by Tori Hanes
It’s a classic setup: three girls, an annual camping trip, a sadistic killer. Reminiscent of an 80’s horror flick, the antagonistic stalker is set on making girls pay for the crime of being female. With the added stomach-turning twist of the dark web community, director James Rich’s Follower establishes itself within the modern-day horror genre.
Early in the film, the promise of an interactive experience is teased. Subsequently, within the first scenes, the audience is prompted to follow “Heather’s” real Instagram page. While a fun moment, it can only be defined as that- a moment.
The interactive portion is forgotten until midway through, when the audience is encouraged to follow the killer’s page. With that, the interactive portion is complete. Ultimately, there was a heightened expectation for interactivity to be a prevalent part of the narrative fabric. The inclusion of the Instagrams with no correlation to the plot, though interesting in theory, was a disappointment in practice.
In a genre plagued by inauthentic and uneven performances, this indie horror shows shimmers of talent- specifically in leading ladies Revell Carpenter and Molly Leach. While it did take the characters a moment to ground themselves, once they achieved steadiness a natural buoyancy emerged.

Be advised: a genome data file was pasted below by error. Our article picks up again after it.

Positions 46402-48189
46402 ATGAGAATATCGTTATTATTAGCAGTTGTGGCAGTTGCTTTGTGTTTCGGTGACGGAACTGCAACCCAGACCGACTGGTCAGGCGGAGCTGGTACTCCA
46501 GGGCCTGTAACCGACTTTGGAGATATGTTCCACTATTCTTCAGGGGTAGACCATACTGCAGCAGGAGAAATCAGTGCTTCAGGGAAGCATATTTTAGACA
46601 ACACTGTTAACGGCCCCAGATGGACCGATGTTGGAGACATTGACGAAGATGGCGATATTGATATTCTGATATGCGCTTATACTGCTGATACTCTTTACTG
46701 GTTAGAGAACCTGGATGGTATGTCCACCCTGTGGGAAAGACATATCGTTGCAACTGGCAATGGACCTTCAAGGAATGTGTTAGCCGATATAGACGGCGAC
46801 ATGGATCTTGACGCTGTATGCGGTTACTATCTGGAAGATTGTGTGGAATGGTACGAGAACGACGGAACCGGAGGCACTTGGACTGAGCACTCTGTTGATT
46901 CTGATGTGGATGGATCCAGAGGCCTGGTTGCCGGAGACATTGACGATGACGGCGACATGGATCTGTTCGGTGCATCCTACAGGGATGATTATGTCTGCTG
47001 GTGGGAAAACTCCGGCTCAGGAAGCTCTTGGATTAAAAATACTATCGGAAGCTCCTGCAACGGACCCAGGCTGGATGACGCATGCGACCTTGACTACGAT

Even with these breakthrough examples, many performances left something to be desired. It’s not uncommon to see actors derailed by the unevenness of their co-stars. Carpenter and Leach never fell victim to this – just the opposite. Whether subconscious or intended, they heightened their performances in response.
The film prides itself on women taking back the narrative from patriarchal horror films of the past. Whenever watching films that put the onus on the victims to reclaim their power, there is always the underlying hope that vengeance will somehow be inflicted tenfold.
This is not only to claim revenge for the protagonists but justice for every bikini-clad teen who wasn’t given a chance in your favorite slasher flick. Follower fell short in this regard, not quite able to break the skin of what makes female vengeance so unique and deserved.
Though set with a postmodern twist, Follower feels like a relic of horror movies past.